O’Rourke drives the bus like he drives his car, as if there were an egg between his foot and the gas petal. He accelerates slowly, and if a car happens to be in front of him moving too slowly to suit him, he becomes absolutely apoplectic. Stoner tells me in confidence O’Rourke is crazy. But Stoner is crazy, too. For one thing, he is insanely jealous of his wife. He spends his suppertime parked in his car, across campus at the building where she works, peering at her through cheap binoculars. Stoner is the kind of guy who has everything, but none of it is very good. You know what I mean. Formica dining set, imitation crushed velvet sofa and chair, velvet painting of Christ on the wall of the living room, K-Mart stereo, a color console color television set that spends about six months a year in the shop, a four-year-old Buick with a broken air conditioner. That kind of stuff. Every month he get a classic book in the mail, and carries it about on the ward for two or three days, showing off the imitation leather binding, but of course not reading it. Stoner hasn’t read some of the best: Tolstoy, Joyce, Melville, Conrad, Hemingway, Dickens. What he does read are magazines from the top racks of mini-marts. I never liked pornography myself. But Stoner is always waving a picture of some snatch in front of my face, knowing I can do little about it. He shows to stuff to Margaret, who he has figured as a dyke, and to Stelson, who has Gilles de la Tourette Syndrome, and who curses uncontrollably when he sees the pictures.

People with Tourette Syndrome often have aberrant vocal behaviors such as compulsive cursing or barking, and there are often facial tics as well. Haldol is the drug of choice. Of course, the disease has always existed, and people have had it, but now it is being diagnosed. Except for Stelson. He is incorrectly diagnosed. The physicians think he has a psychiatric, rather than a neurological problem. Stelson sees the shrink every week for an hour of taxpayer’s time so the good doctor can find out what repressed childhood event causes his continual cursing. Stelson has been seeing the shrink for about four years now.

I have spastic quadriplegia (severe). That’s what I read in my chart. Doritos (like in the tortilla chips) showed it to me. I can’t care for myself, except for feeding myself with a special spoon on my better days. I can’t even turn the pages of books or magazines without tearing them, due to the tremors, Doritos used to call me Spaz, and the name has stuck (unofficially, of course). Spaz. Spaz-I-Am. Do you like green eggs and ham? Do you like them, Spaz-I-Am?

The head nurse was all excited about a movie recently released by some coalition of churches. It was about someone with a handicap much like mine. She had Doritos and Johnny Walker take me to see it one evening. That’s where we were supposed to go, anyway. Where we actually went is another story.

Doritos and Johnny Walker were a welcome change from the dour-faced, middle-aged, middle-class pinheads like O’Rourke and Stoner, who usually work the ward. Doritos and Walker used to let me sit in the nursing station while they would dig drugs out of the medicine cabinet and look them up in the PDR and maybe take a couple. They would eat Quaaludes like candy, long before anyone else figured out they had potential for being abused. They would get twisted and bent, looking progressively more like the patients on Chronic III A as the night wore on. Doritos would bring me books like Fear and Loathing in Las Vegas and One Flew Over the Cuckoo’s Nest, tearing the pages out and handing them to me one at a time, or reading aloud his favorite parts. “As your attorney, “ he could screech to Johnny Walker, “I advise you to take six Phenergan.” I wanted to yell, Get out! Get out while you still can! Just look at what the bastards have done to me!” And now Doritos is doing five-to-ten in the slammer, and Johnny Walker is in a pharmacy program at Duke. On the day he was busted, I saw Doritos on the six o’clock news. It seems he went into the bathroom of an Exxon station, he and a buddy, and the attendant, who noticed them lurching about, went into the john when they came out and dug their works out of the trash ran and called the cops, who picked them up with a pocket full of ampules stolen from the hospital.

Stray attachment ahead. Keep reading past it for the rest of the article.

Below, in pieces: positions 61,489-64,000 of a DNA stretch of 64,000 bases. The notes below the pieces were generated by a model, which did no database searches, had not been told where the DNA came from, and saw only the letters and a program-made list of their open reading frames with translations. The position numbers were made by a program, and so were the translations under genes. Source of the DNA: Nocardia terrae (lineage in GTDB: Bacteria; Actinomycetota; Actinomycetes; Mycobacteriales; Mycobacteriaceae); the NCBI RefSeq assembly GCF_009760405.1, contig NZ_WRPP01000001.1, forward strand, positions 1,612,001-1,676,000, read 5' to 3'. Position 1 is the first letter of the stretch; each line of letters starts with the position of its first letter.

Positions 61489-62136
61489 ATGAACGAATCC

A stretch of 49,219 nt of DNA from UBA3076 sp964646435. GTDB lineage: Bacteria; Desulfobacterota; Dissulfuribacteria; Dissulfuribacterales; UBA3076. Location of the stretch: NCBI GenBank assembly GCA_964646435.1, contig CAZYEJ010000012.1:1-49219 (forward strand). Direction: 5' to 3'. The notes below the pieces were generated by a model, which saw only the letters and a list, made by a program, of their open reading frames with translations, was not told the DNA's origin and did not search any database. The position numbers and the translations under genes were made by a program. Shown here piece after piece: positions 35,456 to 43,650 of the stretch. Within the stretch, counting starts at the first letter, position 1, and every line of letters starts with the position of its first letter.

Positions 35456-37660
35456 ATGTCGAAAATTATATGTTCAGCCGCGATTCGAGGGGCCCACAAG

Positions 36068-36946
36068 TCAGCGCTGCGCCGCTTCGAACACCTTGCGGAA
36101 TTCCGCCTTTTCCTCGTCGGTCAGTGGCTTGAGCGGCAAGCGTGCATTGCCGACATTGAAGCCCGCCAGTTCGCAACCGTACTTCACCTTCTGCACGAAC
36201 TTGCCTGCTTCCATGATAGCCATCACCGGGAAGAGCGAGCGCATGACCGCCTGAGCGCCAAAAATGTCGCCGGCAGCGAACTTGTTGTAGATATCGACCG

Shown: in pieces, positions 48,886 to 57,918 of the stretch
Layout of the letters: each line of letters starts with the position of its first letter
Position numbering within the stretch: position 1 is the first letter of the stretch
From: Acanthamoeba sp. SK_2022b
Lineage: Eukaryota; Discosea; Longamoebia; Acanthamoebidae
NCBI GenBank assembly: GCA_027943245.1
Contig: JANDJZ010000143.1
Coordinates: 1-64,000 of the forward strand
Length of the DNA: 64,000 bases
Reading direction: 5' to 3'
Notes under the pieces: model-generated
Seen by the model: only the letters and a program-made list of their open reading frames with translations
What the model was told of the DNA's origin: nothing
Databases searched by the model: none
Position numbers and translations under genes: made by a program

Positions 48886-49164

When Stoner and Kelly work, they sit around with their keys on little chains on their belts and tell bad jokes and drop words like nigger and faggot and hippie and retard. They never work. One day, while Doritos and Johnny Walker were still around, old Jim Peach hobbled up to the nursing station and in his backroom voice asked for a cigarette. Kelly gave him a ready-roll, but Peach just looked at it with his lip curled in a kind of half-sneer and said, as he put the cigarette in his pocket, “No, I want one like those long-haired boys gave me.” Kelly didn’t catch it, just like he didn’t understand why Frank Lee, the screamer, kept talking about “the lights” the day Johnny Walker fed him mescaline.

Doritos and Walker were replaced by two young guys. One, J. Michaels (that’s what his name tag says), is ok, but the other is being broken in “right” by the old men and is already learning to turn a cold and callused eye on everything that happens on the ward.

I can see Stoner flirting with the clerk at the KFC as she stacks red-and-white boxes three feet deep on the counter. If I were her, I would just keep on piling up boxes until I had built a red-and-white wall between me and Stoner and this busload of freaks. I can picture her frantically slapping box on top of box, using the Colonel’s mashed potatoes for mortar, spreading it with deft strokes with the plastic tip of a coleslaw cup. What would the archaeologists make of that wall when they unearthed it in 5000 years? Would they see us as a culture of chicken worshippers, entombing the bones of our revered sacred fowl after a sacramental dip in holy hot oils, in caskets emblazoned with the smiling face of our benevolent white-haired leader? Perhaps…

I am shaken from my musing by a lurch of the bus as O’Rourke leaves the parking lot. He has slammed on the brakes to miss a Corvette. My wheelchair, which is not fastened securely, tips me into Jack Oliver’s lap. Jack, despite the Valium, is only too happy to pound the side of my face with his meaty fists, Stoner can’t see me for the pile of chicken boxes, and O’Rourke is too busy cursing the driver of the Corvette and worrying about wasted gas to bother looking in the rear-view mirror. Nobody else is going to stop Jack; that’s for sure. The other patients are all in worlds of their own. It looks like it’s going to be a long trip.